Published: 06:00, 16 February 2021
| Updated: 09:46, 16 February 2021
A grandmother has spent the last year decorating a magnolia tree in her front garden to help lift people's spirits.
Linda Hilton from Faversham has hand-crafted hundreds of pom poms and other decorations to transform the tree - nicknamed 'the tree of hope' by admirers - for every event from Halloween to Christmas and Valentine's Day.
KMTV spoke to Linda about her project
The grandmother-of-six usually works at Faversham swimming pool, but has been on furlough since last Spring.
Determined to keep herself busy during the down-time and to help spread some much-needed cheer, she first decided to decorate the tree outside her Bramblehill Road home with handmade decorations last Easter.
"We just did it for something to do," said Linda, 61.
But the colourful sight soon began attracting attention, and seeing the joy it brought to her grandchildren and passers-by, Linda decided to craft decorations for other events as they rolled around and the pandemic rumbled on.
For the 75th anniversary of VE Day last May, she and her family embellished the magnolia with red, white and blue decorations.
Linda's daughter, Vicky said: "We decorated it a bright coloured pom poms and rainbows for the NHS, then we moved on to Halloween, taking part in the Faversham Halloween trail.
"After this we went to Christmas which included home-made robins, Christmas puddings, stars, and Christmas trees made from lolly sticks. We had lights out there and took part in the Faversham alternative light switch on."
For Valentine's Day on Sunday, the family embellished the tree with hand-crafted hearts and flowers, and they have now begun preparing to decorate it for a second Easter.
"My mum's tree is the talk of the town," said Vicky. "So many people walk past and stop to take pictures and talk to my mum, who is always out the front tinkering with the tree.
"Whilst putting Valentine’s bits up a Tesco delivery driver beeped and waved and commented on the tree, and we’ve also had police stop and comment.
"Mum loves that this tree has been named 'the tree of hope', and that it cheers people up!"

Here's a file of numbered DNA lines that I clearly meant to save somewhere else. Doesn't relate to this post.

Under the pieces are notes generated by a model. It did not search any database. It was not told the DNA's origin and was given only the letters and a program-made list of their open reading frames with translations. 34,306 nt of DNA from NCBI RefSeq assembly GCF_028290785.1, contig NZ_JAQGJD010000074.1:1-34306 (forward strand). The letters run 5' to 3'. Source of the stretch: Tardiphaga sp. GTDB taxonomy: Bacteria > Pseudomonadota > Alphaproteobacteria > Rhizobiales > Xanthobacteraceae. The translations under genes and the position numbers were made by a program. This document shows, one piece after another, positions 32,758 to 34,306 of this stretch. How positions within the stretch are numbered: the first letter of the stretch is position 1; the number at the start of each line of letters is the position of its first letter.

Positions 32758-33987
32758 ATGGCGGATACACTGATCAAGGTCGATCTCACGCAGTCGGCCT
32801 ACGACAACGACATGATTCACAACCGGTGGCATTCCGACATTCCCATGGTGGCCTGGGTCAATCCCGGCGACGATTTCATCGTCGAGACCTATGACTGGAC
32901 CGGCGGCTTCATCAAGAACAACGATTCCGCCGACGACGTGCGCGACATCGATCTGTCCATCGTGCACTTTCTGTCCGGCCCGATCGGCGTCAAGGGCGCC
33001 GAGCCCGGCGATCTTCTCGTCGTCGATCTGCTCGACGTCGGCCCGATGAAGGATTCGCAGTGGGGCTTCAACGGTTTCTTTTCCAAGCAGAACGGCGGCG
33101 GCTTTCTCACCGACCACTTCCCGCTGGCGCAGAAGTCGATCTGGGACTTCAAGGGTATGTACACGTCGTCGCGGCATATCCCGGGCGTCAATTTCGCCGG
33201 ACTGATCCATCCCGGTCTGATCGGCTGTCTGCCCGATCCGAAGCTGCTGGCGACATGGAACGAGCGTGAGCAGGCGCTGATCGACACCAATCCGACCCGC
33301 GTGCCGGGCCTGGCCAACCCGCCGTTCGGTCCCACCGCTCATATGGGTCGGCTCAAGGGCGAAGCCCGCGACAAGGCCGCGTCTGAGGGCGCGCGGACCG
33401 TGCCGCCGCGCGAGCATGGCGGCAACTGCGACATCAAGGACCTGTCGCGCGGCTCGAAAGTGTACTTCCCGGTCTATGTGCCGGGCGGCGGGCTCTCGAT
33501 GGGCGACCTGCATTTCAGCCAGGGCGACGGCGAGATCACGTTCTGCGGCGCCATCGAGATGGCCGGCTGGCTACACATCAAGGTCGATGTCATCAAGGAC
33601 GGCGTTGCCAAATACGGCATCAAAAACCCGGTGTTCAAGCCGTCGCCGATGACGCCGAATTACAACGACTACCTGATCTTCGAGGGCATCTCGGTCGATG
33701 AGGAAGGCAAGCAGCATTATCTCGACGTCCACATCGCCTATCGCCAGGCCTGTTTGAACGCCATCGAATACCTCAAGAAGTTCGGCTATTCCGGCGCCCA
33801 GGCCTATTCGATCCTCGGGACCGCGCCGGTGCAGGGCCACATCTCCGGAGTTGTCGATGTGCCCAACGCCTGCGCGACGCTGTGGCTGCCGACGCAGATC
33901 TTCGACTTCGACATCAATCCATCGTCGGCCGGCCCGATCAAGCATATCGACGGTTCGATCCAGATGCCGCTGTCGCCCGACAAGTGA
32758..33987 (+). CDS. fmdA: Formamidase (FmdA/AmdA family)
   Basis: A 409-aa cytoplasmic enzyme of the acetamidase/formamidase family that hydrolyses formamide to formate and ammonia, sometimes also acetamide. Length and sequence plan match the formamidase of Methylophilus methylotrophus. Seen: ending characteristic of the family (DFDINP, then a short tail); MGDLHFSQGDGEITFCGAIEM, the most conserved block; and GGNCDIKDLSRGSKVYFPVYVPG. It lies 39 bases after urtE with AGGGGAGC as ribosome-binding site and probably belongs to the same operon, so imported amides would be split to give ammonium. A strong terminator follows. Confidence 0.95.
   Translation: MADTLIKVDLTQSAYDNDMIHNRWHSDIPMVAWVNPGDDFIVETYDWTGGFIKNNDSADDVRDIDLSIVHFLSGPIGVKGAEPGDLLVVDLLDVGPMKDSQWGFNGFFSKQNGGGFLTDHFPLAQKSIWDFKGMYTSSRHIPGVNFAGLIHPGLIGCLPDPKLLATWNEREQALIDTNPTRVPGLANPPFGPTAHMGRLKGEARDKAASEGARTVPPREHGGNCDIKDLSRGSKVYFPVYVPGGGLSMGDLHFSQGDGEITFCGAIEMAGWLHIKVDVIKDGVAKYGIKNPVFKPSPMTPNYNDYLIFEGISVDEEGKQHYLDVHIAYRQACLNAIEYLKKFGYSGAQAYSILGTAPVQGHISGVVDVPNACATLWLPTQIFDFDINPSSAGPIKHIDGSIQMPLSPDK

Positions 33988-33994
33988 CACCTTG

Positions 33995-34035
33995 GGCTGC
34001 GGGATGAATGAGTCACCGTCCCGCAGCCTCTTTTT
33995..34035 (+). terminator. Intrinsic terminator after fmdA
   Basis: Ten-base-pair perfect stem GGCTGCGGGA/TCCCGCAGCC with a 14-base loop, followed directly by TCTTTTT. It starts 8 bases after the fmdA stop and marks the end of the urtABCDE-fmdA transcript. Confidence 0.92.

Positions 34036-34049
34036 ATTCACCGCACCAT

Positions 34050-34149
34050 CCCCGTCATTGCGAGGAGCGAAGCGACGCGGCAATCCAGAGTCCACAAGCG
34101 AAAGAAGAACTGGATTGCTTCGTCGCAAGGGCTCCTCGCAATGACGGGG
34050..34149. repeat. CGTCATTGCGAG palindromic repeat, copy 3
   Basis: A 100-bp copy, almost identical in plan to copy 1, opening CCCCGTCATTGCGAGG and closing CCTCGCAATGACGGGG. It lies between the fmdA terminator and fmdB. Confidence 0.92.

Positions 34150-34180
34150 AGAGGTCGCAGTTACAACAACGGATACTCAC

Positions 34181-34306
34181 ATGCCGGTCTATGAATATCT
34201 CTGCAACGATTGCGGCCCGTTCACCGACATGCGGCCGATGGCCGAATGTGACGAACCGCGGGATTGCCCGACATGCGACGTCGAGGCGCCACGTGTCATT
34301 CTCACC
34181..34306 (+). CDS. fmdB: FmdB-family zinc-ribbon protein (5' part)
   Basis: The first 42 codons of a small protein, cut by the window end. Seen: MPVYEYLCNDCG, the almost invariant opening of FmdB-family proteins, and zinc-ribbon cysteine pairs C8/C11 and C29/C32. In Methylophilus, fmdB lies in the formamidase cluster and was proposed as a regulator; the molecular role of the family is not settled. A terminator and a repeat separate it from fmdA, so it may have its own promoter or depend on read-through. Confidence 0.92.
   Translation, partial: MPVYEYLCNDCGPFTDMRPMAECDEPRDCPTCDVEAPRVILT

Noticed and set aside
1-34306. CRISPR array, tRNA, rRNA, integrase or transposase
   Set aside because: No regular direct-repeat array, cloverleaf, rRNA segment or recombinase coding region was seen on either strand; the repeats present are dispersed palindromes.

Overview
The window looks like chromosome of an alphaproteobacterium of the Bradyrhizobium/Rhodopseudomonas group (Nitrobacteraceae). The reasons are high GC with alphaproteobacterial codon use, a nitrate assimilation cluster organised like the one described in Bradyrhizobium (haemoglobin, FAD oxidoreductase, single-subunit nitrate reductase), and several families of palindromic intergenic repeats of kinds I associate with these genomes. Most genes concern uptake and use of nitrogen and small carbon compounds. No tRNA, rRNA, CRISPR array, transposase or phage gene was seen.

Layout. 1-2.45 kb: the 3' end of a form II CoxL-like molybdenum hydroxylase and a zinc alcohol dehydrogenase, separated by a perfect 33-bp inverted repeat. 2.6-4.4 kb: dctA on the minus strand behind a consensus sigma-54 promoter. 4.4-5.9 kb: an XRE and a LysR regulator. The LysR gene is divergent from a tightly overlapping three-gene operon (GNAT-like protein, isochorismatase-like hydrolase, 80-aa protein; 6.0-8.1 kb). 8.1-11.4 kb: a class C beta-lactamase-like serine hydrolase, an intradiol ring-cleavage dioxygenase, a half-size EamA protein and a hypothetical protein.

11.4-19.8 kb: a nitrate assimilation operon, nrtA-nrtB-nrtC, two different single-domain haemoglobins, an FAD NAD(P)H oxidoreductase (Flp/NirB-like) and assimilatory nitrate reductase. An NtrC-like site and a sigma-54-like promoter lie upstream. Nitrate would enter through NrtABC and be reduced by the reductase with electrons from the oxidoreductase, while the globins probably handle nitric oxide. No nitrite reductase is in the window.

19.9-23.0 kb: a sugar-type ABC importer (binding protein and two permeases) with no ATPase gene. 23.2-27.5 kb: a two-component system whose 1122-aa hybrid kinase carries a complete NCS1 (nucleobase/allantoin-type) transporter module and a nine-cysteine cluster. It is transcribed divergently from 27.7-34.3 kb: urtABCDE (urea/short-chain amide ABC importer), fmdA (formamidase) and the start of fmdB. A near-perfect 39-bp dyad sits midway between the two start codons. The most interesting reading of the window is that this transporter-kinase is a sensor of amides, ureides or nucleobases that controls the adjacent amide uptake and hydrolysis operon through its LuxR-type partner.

Linda says she is delighted by the hugely positive response the tree has had.
"Every time you look out the window, there's someone out there looking at it, or taking a photo," she said.
"We've had so many people stop and say nice things. It's really lovely.
"The decorations get a bit of a battering in the wind and rain and snow, so I'm out two or three times a day untangling it and keeping it nice."
But Linda says she is determined to keep decorating the tree even after the pandemic ends.
"I will keep doing it, after the pandemic. When I go back to work I'll have less time, but I'll keep doing it for holidays like Halloween and Christmas.
"It's just something nice for the grandchildren to get involved with too."
Linda is not the only one to have used her spare time during the pandemic to help bring a smile to those around her.
Engineer Dale Dempsey recently built a model of Sheppey's Kingsferry Bridge out of two carrot slicers and installed it in his pond, to remind him of the island while he is unable to visit due to lockdown rules.
Back at the start of the coronavirus outbreak, villagers in Boughton-under-Blean created an incredible “lockdown snake” comprising hundreds of pebbles decorated with vibrant paintings and messages of support, which has since been turned into a permanent memorial to the pandemic.
Last Easter, Dover entertainer John Beeks - AKA Johnny B - performed uplifting gigs outside his home which were streamed live online, where they racked up tens of thousands of views.
And a musical family from Faversham has gone viral for their topical, pandemic-themed versions of famous songs such as One Day from hit musical Les Misérables, and Bonnie's Tyler's Total Eclipse of the Heart.